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Flashcards in Blood Pressure and Hypertension Deck (68):
1

What is blood flow

The movement of blood through the vessels from the arteries to the capillaries and then into the veins

2

How does velocity of blood flow vary

It varies inversely with the (total) cross sectional area of the vessel through which it is flowing. As the total cross-sectional area of the vessel increases, the velocity of flow increases

3

Where is blood flow slowest and why

It is slowest in the capillaries to allow time for exchange of nutrients and gases

4

What is vascular resistance

The resistance offered by blood vessels to the flow of blood. Resistance occurs where the blood vessels away from the heart oppose the flow of blood

5

Which 3 factors accumulate resulting in resistance

Vessel radius, blood viscosity and blood vessel length

6

What is blood pressure a measure of

The force that blood exerts against the vessel walls as it moves the blood through the vessels

7

What does vascular tone mean

Smooth muscle walls have a degree of resting tension

8

What is arterial blood pressure determined by

Total peripheral resistance and cardiac output

9

What does cardiac output equal

CO = SV x HR

10

What is a sphygomomanometer and how does it work

It is a device used to measure blood pressure. It is composed of an inflatable cuff to restrict blood flow and a mercury/ mechanical manometer to measure the pressure

11

Where is blood pressure measured

In the brachial artery

12

What is normal arterial blood pressure in a healthy adult

120/80

13

How is blood pressure written

Systolic pressure over diastolic pressure

14

What is systolic BP

Systole occurs during the contraction and emptying of the heart

15

What is diastolic BP

Diastole occurs during the relaxation and filling of the heart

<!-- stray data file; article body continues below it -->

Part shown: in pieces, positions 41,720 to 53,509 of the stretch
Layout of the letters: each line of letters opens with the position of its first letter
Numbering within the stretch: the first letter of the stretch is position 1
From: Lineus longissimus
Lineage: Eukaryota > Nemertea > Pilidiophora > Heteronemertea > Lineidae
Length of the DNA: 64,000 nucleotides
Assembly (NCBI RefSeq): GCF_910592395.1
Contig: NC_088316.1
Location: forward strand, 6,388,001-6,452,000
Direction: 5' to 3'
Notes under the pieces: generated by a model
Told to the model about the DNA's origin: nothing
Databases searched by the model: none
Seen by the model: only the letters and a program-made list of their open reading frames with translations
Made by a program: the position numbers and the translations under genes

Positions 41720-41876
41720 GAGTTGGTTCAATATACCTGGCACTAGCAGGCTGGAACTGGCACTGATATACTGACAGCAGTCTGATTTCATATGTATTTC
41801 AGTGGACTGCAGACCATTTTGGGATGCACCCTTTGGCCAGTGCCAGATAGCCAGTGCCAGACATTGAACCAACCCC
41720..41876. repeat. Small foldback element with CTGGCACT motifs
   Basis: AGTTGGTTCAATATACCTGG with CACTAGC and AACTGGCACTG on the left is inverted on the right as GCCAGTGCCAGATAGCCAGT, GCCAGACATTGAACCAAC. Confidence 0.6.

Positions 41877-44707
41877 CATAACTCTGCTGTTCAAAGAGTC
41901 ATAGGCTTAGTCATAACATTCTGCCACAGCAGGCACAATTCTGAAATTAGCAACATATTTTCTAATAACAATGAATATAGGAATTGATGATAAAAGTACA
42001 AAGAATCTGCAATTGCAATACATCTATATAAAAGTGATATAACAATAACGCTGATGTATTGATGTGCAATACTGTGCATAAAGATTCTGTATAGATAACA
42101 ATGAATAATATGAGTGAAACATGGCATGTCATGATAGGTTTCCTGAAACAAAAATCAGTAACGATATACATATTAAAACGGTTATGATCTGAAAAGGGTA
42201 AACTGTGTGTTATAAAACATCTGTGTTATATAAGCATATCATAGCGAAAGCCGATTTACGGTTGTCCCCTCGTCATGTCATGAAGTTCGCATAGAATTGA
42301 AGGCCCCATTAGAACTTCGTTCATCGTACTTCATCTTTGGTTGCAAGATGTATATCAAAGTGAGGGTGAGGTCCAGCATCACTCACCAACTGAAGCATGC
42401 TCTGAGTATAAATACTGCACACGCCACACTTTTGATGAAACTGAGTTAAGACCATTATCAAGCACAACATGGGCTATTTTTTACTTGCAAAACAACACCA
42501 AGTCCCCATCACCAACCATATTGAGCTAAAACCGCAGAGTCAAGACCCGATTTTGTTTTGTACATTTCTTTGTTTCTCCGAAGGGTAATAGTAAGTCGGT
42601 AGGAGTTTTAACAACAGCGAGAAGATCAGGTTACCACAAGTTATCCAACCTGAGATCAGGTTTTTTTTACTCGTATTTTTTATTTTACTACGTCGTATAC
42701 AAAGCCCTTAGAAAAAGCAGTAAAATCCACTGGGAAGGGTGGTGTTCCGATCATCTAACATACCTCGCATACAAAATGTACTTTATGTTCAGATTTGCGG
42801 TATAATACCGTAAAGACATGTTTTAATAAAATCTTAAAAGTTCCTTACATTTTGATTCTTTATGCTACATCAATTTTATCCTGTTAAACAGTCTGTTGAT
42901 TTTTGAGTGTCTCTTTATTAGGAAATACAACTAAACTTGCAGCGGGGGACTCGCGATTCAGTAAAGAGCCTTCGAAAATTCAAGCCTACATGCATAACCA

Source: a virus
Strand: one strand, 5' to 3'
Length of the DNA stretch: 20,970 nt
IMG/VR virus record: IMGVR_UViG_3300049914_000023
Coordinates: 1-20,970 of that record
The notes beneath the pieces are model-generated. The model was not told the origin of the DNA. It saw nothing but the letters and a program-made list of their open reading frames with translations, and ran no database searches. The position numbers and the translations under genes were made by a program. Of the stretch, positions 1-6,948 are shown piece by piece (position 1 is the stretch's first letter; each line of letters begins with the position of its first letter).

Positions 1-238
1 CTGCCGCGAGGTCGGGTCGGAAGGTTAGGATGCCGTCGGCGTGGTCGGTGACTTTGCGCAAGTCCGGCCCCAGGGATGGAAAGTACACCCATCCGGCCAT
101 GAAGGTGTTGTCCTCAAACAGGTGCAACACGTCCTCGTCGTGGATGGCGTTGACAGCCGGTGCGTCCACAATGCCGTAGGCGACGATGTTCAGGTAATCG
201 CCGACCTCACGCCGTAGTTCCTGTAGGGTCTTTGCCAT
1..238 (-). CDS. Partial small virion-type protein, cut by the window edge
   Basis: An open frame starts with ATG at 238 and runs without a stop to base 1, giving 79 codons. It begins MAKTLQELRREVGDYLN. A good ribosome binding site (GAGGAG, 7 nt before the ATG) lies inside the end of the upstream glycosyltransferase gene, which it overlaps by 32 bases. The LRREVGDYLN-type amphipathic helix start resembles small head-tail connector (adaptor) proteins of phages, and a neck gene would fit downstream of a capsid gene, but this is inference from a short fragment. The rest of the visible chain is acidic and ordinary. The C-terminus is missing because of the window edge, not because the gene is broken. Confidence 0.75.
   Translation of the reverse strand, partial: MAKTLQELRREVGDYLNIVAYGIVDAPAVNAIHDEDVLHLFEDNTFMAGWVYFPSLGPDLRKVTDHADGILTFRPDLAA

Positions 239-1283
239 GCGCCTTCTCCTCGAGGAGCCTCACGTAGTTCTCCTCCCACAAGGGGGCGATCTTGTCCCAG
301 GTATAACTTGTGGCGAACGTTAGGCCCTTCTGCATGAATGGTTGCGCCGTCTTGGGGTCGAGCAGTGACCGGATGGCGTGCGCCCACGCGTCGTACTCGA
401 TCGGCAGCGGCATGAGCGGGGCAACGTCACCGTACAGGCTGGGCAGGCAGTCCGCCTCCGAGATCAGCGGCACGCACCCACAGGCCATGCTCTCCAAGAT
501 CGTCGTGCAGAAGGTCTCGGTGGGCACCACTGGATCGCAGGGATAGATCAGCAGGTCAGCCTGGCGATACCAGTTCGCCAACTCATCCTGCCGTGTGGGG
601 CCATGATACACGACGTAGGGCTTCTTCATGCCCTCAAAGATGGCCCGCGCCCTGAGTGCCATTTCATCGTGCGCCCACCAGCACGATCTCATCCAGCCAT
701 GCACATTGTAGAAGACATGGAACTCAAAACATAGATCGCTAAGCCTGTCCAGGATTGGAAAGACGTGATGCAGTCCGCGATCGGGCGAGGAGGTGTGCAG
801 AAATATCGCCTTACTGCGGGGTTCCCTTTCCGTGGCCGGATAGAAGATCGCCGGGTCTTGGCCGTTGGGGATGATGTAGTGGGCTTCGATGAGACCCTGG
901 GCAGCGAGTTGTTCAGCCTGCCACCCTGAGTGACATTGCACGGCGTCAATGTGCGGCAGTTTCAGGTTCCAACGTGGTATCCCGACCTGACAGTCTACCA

16

What is the difference in systolic and diastolic BP called

Pulse pressure

17

What happens to normal arterial blood pressure

It falls at night due to patterns in the circadian rhythm

18

What happens to normal arterial blood pressure with age

Systolic BP increases due to a reduction in the elasticity of the arteries

19

What happens to normal arterial blood pressure during pain, fear, anger and sexual arousal

Short term increases in arterial BP

20

What happens to normal arterial blood pressure when you stand up

BP in all vessels below the heart is increased and BP in all above the heart is reduced

21

What is transient postural hypotension

When you change from lying position to standing about 700ml of blood is lost from the thorax resutling in a decreasing in systolic and diastolic pressures

22

What happens during vasoconstriction

Vascular resistance increases

23

What happens during vasodilation

Vascular resistance decreases

24

What is intrinsic control of blood pressure

Autoregulation which is stretch, temperature and locally released factors

25

What is extrinsic control of BP

autonomic nervous system or hormones

26

Which receptors detect pressure during circulatin

Baroreceptors

27

Where are baroreceptors located

In the walls of the aorta (aortic arch) and carotid arteries (carotid sinus)

28

What happens when increased BP is detected

Increased BP detected by the baroreceptors info relayed cardiovascular control centre. Results in increased parasympathetic input and decreased sympathetic output which leads to decreased cardiac output. Decreased sympathetic input also leads to decreased peripheral resistance

29

Where is the cardiovascular control

Located within the medulla oblongata

30

What do sympathetic cardiac nerves do

Stimulates cardiac output by increasing heart rate and contractility (and so BP)

31

What do parasympathetic cardiac nerves do

Inhibits cardiac output by decreasing HR

32

What does the vasomotor centre regulate

Blood vessel diameter

33

What do vasomotor nerves innervate

Smooth muscles in the arterioles throughout the body to maintain vasomotor tone

34

What does hormonal control of blood pressure involve

The long term control of blood pressure involves the control of blood volume/ sodium balance by the kidneys

35

What 5 hormones are involved in the hormonal control of BP

1. Adrenaline 2. Angiotensin 3. Aldosterone 4. Antidiuretic hormone (ADH) 5. Atrial natriuretic peptide/ hormone

36

What does the renin-angiotensin-aldosterone system regulate

Blood volume

37

What does the renin-angiotensin-aldosterone system do in response to falling BP